Now a symbol of Chinese culture worldwide, China’s signature lanterns come from humble beginnings. Though the lanterns now are made in elaborate forms, from floating beauties to zodiac animals, their original purpose was simply to be a light source. The people of the ancient Eastern Han Dynasty (25-220 A.D.) would surround a candle with a bamboo, wood, or wheat-straw frame and stretch silk or paper over it so that the flame wouldn’t be blown out by the wind. Often, the lantern covers would be decorated with several characters, advertising the way to a shop or other establishment.
Soon, the lanterns were adopted by Buddhist monks as part of a their ritual worship on the fifteenth day of the first month of the lunar calendar. At the behest of a particularly devout emperor (Han Mingdi or Han Wudi, the name is not certain), other people joined in the ritual, lighting lanterns in reverence to the Buddha and carrying them to the palace in Luoyang.
During the Tang Dynasty, this practice had turned into a full-fledged festival, one that is still celebrated each year. On the fifteenth day of the lunar calendar, the Chinese celebrate with the Lantern Festival. The day is considered to be the end of the Chinese New Year and culminates in the eating of Tang Yuan, a glutinous rice ball filled with sesame paste; lantern lighting and viewing; and celebrations with family.
There are several different kinds of Chinese lanterns. The most basic form is known as the Tomato Light, which is what most people around the world associate with Chinese lanterns. More often than not, the Tomato Light is red, a color which symbolizes prosperity in Chinese culture.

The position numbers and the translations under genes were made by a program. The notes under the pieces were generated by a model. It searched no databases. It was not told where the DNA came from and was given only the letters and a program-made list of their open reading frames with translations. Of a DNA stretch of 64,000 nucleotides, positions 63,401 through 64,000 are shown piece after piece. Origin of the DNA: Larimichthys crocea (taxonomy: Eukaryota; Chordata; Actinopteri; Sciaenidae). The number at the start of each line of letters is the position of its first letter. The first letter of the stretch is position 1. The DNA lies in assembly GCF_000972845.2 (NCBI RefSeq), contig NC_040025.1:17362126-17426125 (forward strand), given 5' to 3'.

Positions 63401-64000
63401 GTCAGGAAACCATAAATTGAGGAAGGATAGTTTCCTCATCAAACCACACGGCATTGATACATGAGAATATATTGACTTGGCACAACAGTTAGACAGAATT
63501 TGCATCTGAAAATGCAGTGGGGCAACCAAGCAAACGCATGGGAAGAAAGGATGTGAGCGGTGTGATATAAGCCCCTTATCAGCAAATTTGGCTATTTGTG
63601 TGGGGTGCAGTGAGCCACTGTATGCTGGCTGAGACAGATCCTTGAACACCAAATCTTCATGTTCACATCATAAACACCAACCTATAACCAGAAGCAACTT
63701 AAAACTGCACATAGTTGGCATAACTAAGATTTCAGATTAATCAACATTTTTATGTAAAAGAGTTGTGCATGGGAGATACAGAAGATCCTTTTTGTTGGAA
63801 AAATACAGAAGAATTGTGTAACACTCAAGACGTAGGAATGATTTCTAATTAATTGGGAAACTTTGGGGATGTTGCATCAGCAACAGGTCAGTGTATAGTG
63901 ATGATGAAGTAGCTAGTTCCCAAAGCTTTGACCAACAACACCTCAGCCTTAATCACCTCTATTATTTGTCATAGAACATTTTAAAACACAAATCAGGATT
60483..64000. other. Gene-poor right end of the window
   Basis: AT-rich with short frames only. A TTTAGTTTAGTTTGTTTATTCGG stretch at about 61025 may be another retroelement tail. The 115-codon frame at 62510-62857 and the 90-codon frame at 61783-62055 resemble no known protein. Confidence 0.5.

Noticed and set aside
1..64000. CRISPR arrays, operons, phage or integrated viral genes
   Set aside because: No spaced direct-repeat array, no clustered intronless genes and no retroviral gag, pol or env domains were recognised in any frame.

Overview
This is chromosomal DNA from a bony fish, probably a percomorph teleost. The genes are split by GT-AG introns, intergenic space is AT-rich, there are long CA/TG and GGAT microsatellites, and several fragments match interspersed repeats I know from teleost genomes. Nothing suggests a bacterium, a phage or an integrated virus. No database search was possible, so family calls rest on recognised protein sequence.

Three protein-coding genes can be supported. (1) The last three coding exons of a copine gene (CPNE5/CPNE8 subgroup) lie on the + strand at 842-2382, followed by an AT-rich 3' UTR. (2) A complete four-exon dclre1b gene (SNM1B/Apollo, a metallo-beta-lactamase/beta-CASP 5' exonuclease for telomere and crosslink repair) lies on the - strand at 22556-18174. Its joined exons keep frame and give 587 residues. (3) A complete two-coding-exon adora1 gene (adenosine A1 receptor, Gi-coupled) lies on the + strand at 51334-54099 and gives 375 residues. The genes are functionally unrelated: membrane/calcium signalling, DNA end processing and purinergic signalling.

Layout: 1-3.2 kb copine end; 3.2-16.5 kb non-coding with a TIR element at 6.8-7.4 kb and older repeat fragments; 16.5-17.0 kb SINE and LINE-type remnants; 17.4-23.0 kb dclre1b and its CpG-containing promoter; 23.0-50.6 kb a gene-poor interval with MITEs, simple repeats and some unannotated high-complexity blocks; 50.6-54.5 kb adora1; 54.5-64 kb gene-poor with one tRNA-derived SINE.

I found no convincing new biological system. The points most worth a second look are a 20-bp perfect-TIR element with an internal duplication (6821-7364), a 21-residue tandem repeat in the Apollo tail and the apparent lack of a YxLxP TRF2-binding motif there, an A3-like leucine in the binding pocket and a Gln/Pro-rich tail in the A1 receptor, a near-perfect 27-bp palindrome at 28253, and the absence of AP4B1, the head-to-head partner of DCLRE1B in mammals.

The second form is called Crystal Magic. This type can be made in any geometric form, from square to hexagonal, and everything in between. Crystal Magic lanterns are typically ornately decorated, reminding viewers of one of their original purposes as palace lanterns.
The third most common type of Chinese lantern is what you might see in large lantern festivals and parades across China, like the one in Shanghai’s Yu Gardens. This type, called Buddha’s Gastronomy, has no limits to its form, growing more elaborate with each passing year.
So the next time you see a big red lantern hanging outside your local Chinese restaurant, remember its humble origins and think about the Buddha, who inspired it all.